Who Wants to Live to be 150?

I’m in my 50’s and I have two parents around the age of 90. And this has brought the reality of aging and death closer than I’ve ever known. Now I no longer understand… in fact I cannot even conceive of the desire to live forever.

Maybe nobody really wants to live forever but every part of our culture seems to be aimed at defeating deadly diseases and the infirmity of old age. I’m a Catholic and I know that life is sacred but so is death, even though I can’t be entirely sure we go to meet God when we’re done with life. I accept some things on faith but I’m still thinking about that one.

Another thing I think about is research that shows you can reverse cellular deterioration with certain proteins that reprogram cells back to an embryonic state. It doesn’t quite mean aging can be stopped. But maybe it means aging is malleable and living to 150 is a possibility we can take seriously. But who wants to live to be 150?

I think of the well-used saying “When you’re tired of London you’re tired of life.” I can imagine being tired of London or any other place, and I think we reach a point where being tired of life is perfectly natural.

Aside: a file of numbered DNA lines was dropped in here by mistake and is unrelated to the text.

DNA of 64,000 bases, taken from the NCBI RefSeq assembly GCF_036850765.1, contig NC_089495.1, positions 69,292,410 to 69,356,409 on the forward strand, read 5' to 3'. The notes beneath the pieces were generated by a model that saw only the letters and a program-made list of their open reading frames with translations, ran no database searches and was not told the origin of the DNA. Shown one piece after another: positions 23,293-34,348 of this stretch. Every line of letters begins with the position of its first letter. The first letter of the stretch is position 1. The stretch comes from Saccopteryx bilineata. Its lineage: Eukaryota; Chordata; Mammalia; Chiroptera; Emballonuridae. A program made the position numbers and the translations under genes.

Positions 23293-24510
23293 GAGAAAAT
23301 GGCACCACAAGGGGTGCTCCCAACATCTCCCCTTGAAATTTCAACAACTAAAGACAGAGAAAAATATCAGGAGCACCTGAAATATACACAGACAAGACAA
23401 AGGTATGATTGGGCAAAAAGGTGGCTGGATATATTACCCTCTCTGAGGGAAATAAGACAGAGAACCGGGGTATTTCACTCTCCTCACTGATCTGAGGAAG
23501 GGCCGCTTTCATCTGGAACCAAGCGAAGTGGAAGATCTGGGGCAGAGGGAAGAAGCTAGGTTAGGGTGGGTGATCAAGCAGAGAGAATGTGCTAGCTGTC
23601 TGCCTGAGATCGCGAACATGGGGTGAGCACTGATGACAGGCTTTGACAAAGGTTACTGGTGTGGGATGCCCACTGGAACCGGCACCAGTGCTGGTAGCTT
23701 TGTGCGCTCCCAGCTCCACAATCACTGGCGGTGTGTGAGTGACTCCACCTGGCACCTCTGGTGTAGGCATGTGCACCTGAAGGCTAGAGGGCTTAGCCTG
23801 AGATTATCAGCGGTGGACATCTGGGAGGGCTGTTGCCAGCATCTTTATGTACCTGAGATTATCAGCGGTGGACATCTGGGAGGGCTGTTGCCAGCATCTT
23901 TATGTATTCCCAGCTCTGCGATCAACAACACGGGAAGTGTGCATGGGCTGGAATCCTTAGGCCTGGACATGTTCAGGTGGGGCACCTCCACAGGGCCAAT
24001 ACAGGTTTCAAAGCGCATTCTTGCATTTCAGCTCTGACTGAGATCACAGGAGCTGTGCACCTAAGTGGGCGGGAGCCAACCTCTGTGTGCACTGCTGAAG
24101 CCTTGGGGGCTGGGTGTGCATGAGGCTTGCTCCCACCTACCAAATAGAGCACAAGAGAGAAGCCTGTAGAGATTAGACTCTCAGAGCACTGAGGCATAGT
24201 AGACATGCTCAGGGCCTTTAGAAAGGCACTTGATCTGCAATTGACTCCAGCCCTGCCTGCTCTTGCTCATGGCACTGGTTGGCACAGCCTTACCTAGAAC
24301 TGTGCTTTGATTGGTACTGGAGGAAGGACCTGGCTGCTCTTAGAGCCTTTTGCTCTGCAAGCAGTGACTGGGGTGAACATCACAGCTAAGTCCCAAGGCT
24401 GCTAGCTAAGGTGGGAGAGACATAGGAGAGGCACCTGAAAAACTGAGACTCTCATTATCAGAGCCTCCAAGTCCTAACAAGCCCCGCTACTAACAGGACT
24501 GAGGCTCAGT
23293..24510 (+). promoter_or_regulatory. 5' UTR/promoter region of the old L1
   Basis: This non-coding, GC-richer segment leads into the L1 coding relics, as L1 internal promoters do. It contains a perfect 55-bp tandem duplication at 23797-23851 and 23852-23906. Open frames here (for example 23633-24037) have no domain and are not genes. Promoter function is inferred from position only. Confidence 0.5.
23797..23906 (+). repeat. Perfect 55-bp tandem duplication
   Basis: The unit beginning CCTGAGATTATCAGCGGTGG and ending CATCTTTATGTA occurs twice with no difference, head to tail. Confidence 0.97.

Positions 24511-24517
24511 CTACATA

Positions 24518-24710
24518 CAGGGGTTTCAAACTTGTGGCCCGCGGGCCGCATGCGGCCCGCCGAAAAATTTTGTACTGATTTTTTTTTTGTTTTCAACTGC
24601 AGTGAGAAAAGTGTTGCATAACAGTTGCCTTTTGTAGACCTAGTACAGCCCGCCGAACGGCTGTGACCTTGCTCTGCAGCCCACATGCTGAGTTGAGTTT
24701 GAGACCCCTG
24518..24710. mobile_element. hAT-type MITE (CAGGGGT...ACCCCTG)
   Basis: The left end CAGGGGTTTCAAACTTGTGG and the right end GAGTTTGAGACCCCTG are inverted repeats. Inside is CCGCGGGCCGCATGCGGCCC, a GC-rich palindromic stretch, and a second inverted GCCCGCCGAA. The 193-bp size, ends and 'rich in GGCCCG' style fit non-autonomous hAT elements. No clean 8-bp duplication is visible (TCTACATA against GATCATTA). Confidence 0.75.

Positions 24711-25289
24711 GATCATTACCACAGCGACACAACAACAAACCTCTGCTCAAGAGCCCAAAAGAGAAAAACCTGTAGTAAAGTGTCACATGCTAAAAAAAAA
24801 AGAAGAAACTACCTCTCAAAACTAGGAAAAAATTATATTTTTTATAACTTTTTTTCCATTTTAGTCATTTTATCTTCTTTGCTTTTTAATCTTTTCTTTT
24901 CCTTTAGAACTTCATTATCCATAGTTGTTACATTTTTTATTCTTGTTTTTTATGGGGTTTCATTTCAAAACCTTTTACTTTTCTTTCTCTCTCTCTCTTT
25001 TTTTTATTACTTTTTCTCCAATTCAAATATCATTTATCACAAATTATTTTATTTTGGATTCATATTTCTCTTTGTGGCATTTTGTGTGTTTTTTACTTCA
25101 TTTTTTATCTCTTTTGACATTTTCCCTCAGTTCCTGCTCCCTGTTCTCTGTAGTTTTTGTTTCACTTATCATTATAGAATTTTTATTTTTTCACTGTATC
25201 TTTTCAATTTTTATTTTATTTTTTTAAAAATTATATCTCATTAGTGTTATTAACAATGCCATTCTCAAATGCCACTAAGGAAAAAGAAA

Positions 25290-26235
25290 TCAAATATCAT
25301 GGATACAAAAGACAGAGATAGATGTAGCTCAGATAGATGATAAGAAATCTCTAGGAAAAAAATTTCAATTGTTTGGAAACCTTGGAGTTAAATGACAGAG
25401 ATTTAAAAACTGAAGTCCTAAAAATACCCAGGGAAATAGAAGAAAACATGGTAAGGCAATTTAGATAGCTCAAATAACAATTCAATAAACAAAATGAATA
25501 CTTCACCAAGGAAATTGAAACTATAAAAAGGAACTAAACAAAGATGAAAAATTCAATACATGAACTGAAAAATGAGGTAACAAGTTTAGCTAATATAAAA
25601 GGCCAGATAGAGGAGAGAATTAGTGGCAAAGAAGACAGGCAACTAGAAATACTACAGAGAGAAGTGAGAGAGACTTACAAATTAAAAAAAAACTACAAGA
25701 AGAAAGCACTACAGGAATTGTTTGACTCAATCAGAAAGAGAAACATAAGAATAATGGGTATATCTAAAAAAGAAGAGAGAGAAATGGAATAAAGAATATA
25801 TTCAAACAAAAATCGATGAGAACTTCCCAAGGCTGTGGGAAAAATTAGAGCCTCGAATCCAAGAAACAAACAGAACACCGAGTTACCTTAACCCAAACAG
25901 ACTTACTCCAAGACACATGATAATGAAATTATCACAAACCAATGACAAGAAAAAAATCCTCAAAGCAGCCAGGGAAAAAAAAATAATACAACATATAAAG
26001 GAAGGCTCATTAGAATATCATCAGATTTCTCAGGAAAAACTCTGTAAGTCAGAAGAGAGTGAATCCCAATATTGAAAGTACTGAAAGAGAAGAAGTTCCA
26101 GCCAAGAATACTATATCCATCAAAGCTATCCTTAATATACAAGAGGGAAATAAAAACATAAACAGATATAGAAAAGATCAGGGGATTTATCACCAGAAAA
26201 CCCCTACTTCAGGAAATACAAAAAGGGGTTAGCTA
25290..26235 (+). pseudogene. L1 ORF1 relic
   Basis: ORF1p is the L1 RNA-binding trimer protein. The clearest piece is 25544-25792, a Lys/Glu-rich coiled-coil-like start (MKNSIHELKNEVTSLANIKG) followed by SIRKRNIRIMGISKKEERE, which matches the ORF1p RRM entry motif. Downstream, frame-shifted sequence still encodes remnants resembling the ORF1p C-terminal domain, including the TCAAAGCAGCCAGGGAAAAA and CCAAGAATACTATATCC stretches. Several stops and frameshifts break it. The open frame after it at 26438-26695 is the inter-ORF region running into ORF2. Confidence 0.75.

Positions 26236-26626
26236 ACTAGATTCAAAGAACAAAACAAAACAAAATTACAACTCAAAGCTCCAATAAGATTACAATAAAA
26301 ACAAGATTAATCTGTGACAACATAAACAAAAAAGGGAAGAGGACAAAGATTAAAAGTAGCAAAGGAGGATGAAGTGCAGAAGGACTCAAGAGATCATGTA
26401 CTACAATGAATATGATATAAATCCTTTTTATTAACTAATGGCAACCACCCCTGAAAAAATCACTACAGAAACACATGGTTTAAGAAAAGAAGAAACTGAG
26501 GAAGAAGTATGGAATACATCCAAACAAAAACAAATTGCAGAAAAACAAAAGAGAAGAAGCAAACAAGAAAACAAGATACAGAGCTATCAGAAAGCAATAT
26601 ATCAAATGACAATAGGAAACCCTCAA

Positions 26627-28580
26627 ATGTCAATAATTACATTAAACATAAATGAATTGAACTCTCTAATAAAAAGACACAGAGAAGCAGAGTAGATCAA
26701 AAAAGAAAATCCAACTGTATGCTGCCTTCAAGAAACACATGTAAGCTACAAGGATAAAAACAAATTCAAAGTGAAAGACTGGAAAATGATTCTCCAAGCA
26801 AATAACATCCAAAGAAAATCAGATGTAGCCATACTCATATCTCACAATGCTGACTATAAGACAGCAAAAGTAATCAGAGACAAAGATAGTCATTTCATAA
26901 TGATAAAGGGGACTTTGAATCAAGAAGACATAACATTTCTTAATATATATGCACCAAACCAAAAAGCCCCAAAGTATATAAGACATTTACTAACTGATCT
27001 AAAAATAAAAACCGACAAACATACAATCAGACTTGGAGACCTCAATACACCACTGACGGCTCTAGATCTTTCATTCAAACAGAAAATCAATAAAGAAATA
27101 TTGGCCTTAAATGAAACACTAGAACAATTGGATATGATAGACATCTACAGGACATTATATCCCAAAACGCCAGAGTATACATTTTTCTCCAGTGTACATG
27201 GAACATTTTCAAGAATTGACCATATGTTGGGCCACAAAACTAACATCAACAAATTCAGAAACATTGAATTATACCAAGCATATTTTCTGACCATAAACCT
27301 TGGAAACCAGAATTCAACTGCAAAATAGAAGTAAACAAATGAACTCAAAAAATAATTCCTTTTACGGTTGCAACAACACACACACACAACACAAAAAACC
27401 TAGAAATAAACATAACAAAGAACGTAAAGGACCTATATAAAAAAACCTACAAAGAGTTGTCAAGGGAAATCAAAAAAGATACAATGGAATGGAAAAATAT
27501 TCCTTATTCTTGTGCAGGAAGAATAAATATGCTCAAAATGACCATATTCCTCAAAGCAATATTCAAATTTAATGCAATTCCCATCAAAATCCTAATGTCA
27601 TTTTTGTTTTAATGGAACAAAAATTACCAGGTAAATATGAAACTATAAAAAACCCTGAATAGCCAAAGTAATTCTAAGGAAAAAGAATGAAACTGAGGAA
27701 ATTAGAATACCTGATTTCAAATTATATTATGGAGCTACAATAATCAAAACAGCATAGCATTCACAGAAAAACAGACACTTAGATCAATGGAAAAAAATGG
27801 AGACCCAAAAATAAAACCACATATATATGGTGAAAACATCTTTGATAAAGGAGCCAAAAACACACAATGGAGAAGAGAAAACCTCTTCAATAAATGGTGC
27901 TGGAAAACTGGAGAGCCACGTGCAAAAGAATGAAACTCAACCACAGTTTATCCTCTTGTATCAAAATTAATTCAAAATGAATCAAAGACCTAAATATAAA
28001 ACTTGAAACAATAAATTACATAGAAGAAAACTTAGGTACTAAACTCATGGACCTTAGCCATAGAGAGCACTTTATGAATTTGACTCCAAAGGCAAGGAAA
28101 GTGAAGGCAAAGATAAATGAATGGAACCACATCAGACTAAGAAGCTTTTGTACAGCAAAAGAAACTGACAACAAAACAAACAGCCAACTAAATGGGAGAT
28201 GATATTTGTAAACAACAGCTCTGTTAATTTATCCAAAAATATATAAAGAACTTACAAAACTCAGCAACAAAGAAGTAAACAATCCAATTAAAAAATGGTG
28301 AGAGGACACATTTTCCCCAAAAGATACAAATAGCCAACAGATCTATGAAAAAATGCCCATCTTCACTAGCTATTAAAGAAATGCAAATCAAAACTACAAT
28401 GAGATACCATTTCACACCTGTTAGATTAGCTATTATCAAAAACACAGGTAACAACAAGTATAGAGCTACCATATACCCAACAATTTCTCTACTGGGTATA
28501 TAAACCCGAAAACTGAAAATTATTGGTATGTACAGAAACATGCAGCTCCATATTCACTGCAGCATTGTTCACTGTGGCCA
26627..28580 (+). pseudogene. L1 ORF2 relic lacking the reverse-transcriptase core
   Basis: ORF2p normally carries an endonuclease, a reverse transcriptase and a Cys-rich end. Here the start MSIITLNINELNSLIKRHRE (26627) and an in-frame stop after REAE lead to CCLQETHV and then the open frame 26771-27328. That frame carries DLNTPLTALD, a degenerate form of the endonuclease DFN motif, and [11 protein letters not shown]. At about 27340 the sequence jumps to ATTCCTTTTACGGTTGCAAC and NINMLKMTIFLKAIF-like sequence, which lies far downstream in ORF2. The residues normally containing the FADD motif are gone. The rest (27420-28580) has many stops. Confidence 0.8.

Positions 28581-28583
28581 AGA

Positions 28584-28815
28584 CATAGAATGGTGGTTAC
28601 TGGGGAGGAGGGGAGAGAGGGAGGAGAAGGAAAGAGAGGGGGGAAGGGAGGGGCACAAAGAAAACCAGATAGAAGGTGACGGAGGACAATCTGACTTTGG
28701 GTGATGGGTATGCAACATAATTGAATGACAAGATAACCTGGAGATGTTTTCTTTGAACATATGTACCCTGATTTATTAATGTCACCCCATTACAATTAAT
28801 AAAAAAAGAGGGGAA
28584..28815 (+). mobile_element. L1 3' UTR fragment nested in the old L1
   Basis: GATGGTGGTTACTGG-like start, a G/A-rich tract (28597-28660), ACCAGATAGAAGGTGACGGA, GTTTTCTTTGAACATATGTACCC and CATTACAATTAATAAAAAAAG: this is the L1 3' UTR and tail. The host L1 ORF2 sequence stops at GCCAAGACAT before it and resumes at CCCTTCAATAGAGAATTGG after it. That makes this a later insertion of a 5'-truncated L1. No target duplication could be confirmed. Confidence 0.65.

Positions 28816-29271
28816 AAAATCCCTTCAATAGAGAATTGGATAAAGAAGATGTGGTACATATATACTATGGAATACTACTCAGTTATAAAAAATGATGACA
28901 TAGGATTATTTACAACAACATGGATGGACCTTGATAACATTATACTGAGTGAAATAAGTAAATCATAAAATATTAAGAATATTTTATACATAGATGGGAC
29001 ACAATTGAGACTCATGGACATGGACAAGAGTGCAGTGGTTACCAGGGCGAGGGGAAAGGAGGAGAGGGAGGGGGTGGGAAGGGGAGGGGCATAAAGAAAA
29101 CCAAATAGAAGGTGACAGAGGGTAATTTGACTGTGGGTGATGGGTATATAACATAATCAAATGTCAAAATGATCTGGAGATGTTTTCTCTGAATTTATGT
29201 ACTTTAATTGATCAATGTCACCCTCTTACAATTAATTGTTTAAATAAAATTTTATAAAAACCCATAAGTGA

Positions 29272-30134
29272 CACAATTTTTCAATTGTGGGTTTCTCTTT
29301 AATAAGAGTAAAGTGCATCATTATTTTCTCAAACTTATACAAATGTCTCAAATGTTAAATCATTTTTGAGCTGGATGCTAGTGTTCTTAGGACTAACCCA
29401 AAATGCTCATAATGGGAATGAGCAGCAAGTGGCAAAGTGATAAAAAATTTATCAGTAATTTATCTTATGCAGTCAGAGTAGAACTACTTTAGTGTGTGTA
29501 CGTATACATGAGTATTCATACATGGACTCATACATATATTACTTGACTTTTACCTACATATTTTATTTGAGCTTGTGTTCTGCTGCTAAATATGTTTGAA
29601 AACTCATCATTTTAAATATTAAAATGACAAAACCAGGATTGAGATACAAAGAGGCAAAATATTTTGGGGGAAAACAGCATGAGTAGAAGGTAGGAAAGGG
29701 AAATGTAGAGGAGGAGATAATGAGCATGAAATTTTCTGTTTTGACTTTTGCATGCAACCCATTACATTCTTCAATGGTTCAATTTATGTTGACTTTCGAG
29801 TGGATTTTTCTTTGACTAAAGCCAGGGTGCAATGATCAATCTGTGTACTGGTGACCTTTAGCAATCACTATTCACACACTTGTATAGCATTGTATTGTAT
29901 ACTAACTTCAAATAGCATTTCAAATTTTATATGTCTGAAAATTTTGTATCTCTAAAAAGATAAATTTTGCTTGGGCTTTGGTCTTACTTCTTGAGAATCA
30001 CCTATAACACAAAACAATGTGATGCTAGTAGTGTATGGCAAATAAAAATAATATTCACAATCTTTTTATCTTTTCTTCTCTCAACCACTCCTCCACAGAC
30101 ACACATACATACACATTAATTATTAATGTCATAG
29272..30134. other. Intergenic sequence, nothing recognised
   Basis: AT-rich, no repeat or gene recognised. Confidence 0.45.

Life is a process of seeing the same stuff over and over and it’s not always that great. People complain about the same old things and they keep performing the same acts of stupidity and selfishness. When you’re young everything is new and exciting, even the bad stuff. Get a little older, you tolerate it and roll your eyes. When you get old you’re sick of it and it makes you grumpy. You look at the hopefulness of youth and you think what they hope for will never happen and when will they stop kidding themselves?

It gets harder to see life as a gift when the thing looses its luster.

Like I said… this a natural tendency, and how long do you want to live like that. I ask myself how far do we need to go in avoiding the inevitable grasp of death.

People march for the causes of defeating cancer or heart disease. But if you don’t die of cancer or heart disease then what are you supposed to die of? I have never experienced the death of a person who is very close to me. Uncles, grandparents, long-lost friends… their deaths were distant and not something I would expect to to be powerfully moved by.

When my parents die I wonder if I will I feel pain and sadness, emptiness or simply relief. I wonder this when I see my father struggle into the passenger side of a car and pull his right foot slowly, slowly into the footwell. It takes him an eternity to just get in.

It sounds weird, even shameful to suggest we should welcome or be relieved by death in any way. But I we do. And I’m pretty sure when my time comes, I will.

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